I. BACTERIAL PATHOGENESIS

B. VIRULENCE FACTORS THAT PROMOTE BACTERIAL COLONIZATION OF THE HOST

3. The ability to invade host cells

Fundamental Statements for this Learning Object:

1. Some bacteria produce molecules called invasins that activate the host cell's cytoskeletal machinery enabling bacterial entry into the cell by phagocytosis.
2. Entering a non-defense host cell can provide the bacterium with a ready supply of nutrients, as well as protect the bacterium from complement, antibodies, and other body defense molecules.
3. Some bacteria invade phagocytic cells, neutralize their killing ability, and turn them into a safe haven for bacterial replication.
4. Some bacteria kill phagocytic dendritic cells once they are engulfed and prevent those dendritic cells from activating the T-lymphocytes required for adaptive immunity.
5. These bacteria have the ability to co-opt the functions of the host cell for the bacterium’s own benefit. This is done by way of bacterial secretions systems that enable the bacterium to directly inject bacterial effector molecules into the cytoplasm of the host cell in order to alter its cellular machinery or cellular communication.

 

LEARNING OBJECTIVES FOR THIS SECTION


In this section on Bacterial Pathogenesis we are looking at virulence factors that promote bacterial colonization of the host. The following are virulence factors that promote bacterial colonization of the host .

1. The ability to use motility and other means to contact host cells and disseminate within a host.
2. The ability to adhere to host cells and resist physical removal.
3. The ability to invade host cells.
4. The ability to compete for iron and other nutrients.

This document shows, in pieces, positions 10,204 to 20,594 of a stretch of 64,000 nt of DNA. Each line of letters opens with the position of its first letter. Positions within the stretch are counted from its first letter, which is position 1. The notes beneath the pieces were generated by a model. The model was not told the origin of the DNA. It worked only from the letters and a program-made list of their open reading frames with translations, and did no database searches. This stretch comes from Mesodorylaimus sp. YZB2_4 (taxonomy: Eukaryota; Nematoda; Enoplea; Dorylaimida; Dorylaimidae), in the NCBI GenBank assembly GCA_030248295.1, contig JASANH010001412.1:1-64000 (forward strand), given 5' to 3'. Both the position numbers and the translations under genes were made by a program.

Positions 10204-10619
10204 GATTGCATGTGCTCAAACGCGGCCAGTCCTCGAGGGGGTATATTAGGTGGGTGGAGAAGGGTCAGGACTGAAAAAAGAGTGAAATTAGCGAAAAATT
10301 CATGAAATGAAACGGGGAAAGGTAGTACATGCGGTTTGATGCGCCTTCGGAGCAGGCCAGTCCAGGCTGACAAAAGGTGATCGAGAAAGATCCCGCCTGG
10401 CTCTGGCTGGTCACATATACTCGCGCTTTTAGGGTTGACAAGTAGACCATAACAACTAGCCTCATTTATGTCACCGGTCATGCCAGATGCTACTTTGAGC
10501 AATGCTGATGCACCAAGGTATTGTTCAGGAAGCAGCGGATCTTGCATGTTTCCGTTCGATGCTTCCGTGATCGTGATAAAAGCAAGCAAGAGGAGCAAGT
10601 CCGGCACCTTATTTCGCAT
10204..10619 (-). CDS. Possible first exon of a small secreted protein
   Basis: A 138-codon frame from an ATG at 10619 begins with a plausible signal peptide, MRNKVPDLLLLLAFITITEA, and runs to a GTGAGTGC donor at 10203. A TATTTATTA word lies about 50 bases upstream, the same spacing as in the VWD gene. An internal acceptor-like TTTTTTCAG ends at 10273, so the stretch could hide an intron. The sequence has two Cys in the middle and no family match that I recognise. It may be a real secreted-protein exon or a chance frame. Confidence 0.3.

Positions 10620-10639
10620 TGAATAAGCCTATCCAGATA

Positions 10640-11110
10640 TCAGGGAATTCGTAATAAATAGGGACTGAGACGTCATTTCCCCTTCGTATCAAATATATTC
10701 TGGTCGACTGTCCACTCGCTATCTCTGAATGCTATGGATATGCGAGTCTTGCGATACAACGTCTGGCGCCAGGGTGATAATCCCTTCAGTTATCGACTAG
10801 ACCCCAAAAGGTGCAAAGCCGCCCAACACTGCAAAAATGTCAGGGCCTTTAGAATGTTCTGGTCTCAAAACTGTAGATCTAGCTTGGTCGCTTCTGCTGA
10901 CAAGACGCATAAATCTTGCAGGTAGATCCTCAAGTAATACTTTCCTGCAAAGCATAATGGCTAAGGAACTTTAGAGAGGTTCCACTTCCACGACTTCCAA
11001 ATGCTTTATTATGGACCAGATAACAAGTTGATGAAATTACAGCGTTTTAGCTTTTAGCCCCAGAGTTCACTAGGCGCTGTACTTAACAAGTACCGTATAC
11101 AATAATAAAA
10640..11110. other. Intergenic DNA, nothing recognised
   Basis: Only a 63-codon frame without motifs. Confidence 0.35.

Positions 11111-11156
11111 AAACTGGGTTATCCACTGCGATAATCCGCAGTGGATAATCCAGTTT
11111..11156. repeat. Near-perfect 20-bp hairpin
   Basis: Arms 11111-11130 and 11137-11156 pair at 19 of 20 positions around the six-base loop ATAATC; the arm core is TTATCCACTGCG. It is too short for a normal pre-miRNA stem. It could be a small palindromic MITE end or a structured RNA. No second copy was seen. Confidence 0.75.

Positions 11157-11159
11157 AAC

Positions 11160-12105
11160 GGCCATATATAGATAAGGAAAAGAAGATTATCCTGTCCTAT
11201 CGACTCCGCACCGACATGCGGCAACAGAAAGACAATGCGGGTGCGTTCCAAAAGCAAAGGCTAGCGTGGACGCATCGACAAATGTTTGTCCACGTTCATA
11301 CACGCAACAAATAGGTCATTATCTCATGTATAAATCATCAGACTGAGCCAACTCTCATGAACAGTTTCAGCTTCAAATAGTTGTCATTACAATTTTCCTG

5. The ability to resist innate immune defenses such as phagocytosis and complement.
6. The ability to evade adaptive immune defenses.

We will now look at virulence factors (def) that enable bacteria to invade host cells.


Virulence Factors that Promote Bacterial Colonization of the Host

3. The Ability to Invade Host Cells

Some bacteria produce molecules called invasins (def) that activate the host cell's cytoskeletal machinery enabling bacterial entry into the cell by phagocytosis. Advantages of entering a human cell include:

a. providing the bacterium with a ready supply of nutrients.

b. protecting the bacteria from complement, antibodies, and other body defense molecules.

 

In addition, some pathogenic bacteria:

a. invade phagocytic cells, neutralize their killing ability, and turn them into a safe haven for bacterial replication (see Fig. 1).

b. kill phagocytic dendritic cells (def) once they are engulfed and prevent those dendritic cells from activating the T4-lymphocytes (def) and T8-lymphocytes (def) required for adaptive immunity.

Invasins of Salmonella (inf), Shigella (inf), and enteroinvasive strains of Escherichia coli (EIEC) (inf) , for example, allow these bacteria to enter epithelial cells of the colon. These bacteria, like many involved in infection, have the ability to co-opt the functions of the host cell for the bacterium’s own benefit. This is done by way of bacterial secretions systems that enable the bacterium to directly inject bacterial effector molecules into the cytoplasm of the host cell in order to alter its cellular machinery or cellular communication.